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The sunnyside up interior at Yolk

Actually, I didn’t meet a single staffer who was local — everyone (the owner, the publicist, the manager) came down from Illinois. I asked the owner, Taki Kastanis, why he chose Dallas as his first store outside of the Midwest. “Dallas is awesome!” was his brief but enthusiastic response. “Why, thanks,” I said, “but maybe some specifics?” He noted that Dallas and Chicago have a lot in common, both being cities with many newcomers. Then he walked away.

Still, I wondered why hadn’t done a little bit more research for the local market. Yolk is open from 6 a.m. to 3 p.m. daily. — excellent if you wanna get breakfast on the way to work or are looking for a brunchy lunch spot (both lunch and breakfast items are served all day).

But the Arts District is a nocturnal neighborhood that sometimes doesn’t get hopping until 9 o’clock at night. Why not offer a late-night menu for post-theater munchies? (Yolk also doesn’t seem quite high-end enough for its neighbors.)

These are the complaints that twirl through your head when you’re at a restaurant opening and there’s no food.

So how is Yolk at the food?

So far, so good.

The menu is extensive, though much of conjures variations on a theme. There are eggs (benedict, scrambled, omelets) and French toast and crepes; bacon, sausage and beef burgers; breads and buns and coffee. No real surprises. (And can anyone tell me why you have to pay at the counter at every breakfast spot instead of the table? It’s some unwritten rule, I guess.)

For my first visit, I ordered the all-star breakfast, which seemed like the best option for a sampling of the menu: Two eggs any style (I got mine scrambled), two slices of bacon, two sausage links, two pieces of French toast, plus that most hackneyed of breakfast plate clichés, the orange wheel.

The bacon, hickory-smoked and thick-cut, was chewy and filling, if not cooked to the crispness I personally prefer. I’m a huge fan of sausage links, and these were good. So was the toast, make of challah bread with a slight crunch on the edges I enjoyed. Also good was the maple syrup — authentically viscous, not the water sugar glue you often get. The plate even arrived with bottle of catsup and hot sauce without asking (hot sauce is a go for me; catsup not so much).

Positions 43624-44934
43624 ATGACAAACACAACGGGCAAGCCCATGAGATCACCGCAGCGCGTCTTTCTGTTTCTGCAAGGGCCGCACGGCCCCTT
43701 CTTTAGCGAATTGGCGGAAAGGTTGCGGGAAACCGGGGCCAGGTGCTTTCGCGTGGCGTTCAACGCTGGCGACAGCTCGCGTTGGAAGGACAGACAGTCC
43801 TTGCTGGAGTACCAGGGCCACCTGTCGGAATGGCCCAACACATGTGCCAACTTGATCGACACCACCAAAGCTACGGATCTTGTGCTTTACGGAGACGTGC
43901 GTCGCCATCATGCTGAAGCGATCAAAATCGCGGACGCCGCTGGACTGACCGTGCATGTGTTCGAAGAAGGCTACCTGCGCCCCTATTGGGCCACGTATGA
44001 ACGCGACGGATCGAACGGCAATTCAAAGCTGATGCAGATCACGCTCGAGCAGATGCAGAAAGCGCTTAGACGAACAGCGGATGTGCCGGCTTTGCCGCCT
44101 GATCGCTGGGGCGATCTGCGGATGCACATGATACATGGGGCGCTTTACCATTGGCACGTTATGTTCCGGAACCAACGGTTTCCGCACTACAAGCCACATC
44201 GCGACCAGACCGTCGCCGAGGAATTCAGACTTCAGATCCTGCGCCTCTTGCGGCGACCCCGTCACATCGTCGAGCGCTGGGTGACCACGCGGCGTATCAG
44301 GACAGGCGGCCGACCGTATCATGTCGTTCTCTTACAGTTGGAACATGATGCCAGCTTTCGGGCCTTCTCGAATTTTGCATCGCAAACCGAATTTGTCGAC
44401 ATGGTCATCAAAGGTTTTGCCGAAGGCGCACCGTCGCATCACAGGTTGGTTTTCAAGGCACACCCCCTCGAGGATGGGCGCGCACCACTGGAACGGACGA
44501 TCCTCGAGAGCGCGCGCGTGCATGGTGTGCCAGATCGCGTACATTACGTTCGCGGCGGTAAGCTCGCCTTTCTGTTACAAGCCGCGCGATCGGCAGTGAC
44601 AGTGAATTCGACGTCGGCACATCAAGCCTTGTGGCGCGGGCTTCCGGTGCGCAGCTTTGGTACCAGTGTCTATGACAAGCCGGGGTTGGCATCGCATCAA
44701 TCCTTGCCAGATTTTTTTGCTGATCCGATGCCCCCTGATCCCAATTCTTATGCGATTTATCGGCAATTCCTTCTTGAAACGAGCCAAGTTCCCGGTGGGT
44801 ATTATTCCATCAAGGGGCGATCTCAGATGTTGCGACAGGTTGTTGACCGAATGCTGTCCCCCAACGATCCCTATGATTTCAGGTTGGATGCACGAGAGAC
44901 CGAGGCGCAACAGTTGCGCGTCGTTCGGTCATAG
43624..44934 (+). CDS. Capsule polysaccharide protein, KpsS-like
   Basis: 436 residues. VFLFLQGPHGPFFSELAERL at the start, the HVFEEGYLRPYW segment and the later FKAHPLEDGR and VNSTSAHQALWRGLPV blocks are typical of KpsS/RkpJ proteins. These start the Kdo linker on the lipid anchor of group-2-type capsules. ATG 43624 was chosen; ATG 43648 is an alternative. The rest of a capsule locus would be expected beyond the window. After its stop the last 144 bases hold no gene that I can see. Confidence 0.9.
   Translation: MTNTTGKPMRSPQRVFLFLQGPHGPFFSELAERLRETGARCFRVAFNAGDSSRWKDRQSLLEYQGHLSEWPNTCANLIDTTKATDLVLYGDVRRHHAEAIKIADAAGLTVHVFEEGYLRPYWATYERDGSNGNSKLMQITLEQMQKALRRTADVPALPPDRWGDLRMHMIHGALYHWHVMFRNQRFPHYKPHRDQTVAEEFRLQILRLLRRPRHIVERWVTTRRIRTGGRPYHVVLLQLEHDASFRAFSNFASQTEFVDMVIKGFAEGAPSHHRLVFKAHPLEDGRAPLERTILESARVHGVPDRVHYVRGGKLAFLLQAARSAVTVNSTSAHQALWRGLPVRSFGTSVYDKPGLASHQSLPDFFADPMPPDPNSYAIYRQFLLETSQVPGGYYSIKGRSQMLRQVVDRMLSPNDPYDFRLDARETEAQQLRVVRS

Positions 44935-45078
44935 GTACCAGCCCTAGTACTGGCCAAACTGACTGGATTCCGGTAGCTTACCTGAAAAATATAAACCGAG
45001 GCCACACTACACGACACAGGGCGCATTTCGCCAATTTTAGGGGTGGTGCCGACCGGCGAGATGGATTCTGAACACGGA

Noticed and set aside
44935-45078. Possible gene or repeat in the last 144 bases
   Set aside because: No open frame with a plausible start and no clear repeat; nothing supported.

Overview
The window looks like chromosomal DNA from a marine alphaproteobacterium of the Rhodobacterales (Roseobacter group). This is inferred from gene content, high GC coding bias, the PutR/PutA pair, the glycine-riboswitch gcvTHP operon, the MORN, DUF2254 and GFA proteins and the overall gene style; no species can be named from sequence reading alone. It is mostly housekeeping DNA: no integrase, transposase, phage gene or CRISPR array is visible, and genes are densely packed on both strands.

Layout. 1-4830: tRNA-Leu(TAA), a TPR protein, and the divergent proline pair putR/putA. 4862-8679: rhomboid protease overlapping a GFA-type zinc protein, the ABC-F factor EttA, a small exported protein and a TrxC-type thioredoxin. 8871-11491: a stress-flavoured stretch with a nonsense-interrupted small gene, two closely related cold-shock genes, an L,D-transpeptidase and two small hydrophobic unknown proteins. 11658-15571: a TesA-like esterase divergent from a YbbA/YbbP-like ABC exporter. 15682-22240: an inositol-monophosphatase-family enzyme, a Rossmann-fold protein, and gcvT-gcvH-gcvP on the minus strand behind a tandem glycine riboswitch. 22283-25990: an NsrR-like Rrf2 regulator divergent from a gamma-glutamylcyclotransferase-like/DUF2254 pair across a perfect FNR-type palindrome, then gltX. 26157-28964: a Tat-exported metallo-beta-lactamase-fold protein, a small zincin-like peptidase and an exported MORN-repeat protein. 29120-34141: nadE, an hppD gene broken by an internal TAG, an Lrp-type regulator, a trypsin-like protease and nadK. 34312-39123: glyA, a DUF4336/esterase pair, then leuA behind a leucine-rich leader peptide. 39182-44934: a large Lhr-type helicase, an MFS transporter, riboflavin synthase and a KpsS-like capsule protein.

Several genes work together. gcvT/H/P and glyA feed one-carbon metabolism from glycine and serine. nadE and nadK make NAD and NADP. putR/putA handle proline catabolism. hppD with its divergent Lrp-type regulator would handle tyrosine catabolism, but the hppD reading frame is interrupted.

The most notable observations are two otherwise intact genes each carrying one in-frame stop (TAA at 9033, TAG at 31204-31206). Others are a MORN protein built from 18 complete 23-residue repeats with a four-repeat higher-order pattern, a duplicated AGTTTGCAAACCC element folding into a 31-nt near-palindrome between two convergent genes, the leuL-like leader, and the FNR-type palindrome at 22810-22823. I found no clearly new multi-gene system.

The eggs, however, felt slightly corporate — although ordered “scrambled,” they arrived more as an omelet: flat folds of protein and cholesterol that lacked fluff or texture. I envisioned they being designed to fit conveniently on an English muffin for a to-go order rather than convey the best the eggs have to offer.

Then again, they were eggs. Not much you can do to ruin them, I guess. And the coffee is … coffee, neither great nor bad.

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South of the border benny, with chorizo (that’s sausage)

Which is, perhaps, why the blundered opening bothered me so. A breakfast restaurant is actually quite destinational — not for an anniversary, perhaps, but you need to want to have diner food to seek it out. And breakfasts tend to be more about familiarity than innovation. You need to win us early, and get us coming back.

I did go back, the next morning. I ordered a different selection — specifically, the south of the border “benny” (for “benedict”) featuring the aforementioned chorizo on an English muffin topped with poached eggs and hollandaise. The hollandaise flavorless — it lacked the necessary zing from lemon juice — but the side of melon (and, again, orange slices) did cut the heat and greasiness from the chorizo. But this was almost too much food for an office worker to consume in one sitting.

I’ll give Yolk a chance, at least if I happen to be in the area. But it could use improvements. They should offer free guest wifi, the kind of perk that would woo eaters away from a drive-thru or Denny’s and make this a destination diner. And I still think they need to consider being open late, at least on weekends when there are performances at the Winspear, Wyly, Meyerson or City Performance Hall. With all due apologies to Sean Connery, that’s the Dallas way.

Yolk at One Arts Plaza. EatYolk.com.

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BREAKING: Valdez running for re-election

Posted on 23 Jan 2015 at 11:04am
Sheriff Lupe Valdez

Sheriff Lupe Valdez

Sheriff Lupe Valdez’s office contacted Dallas Voice today (Friday, Jan. 23) to say she WILL be running for re-election in 2016.

A story ran in Instant Tea Jan. 13 in which Pete Schulte announced he would run for the office of Dallas County Sheriff if Valdez decided to not seek re-election as many had expected. Schulte said he had met with Valdez to ask for her support and letting her know he would not run against her should she decide to run.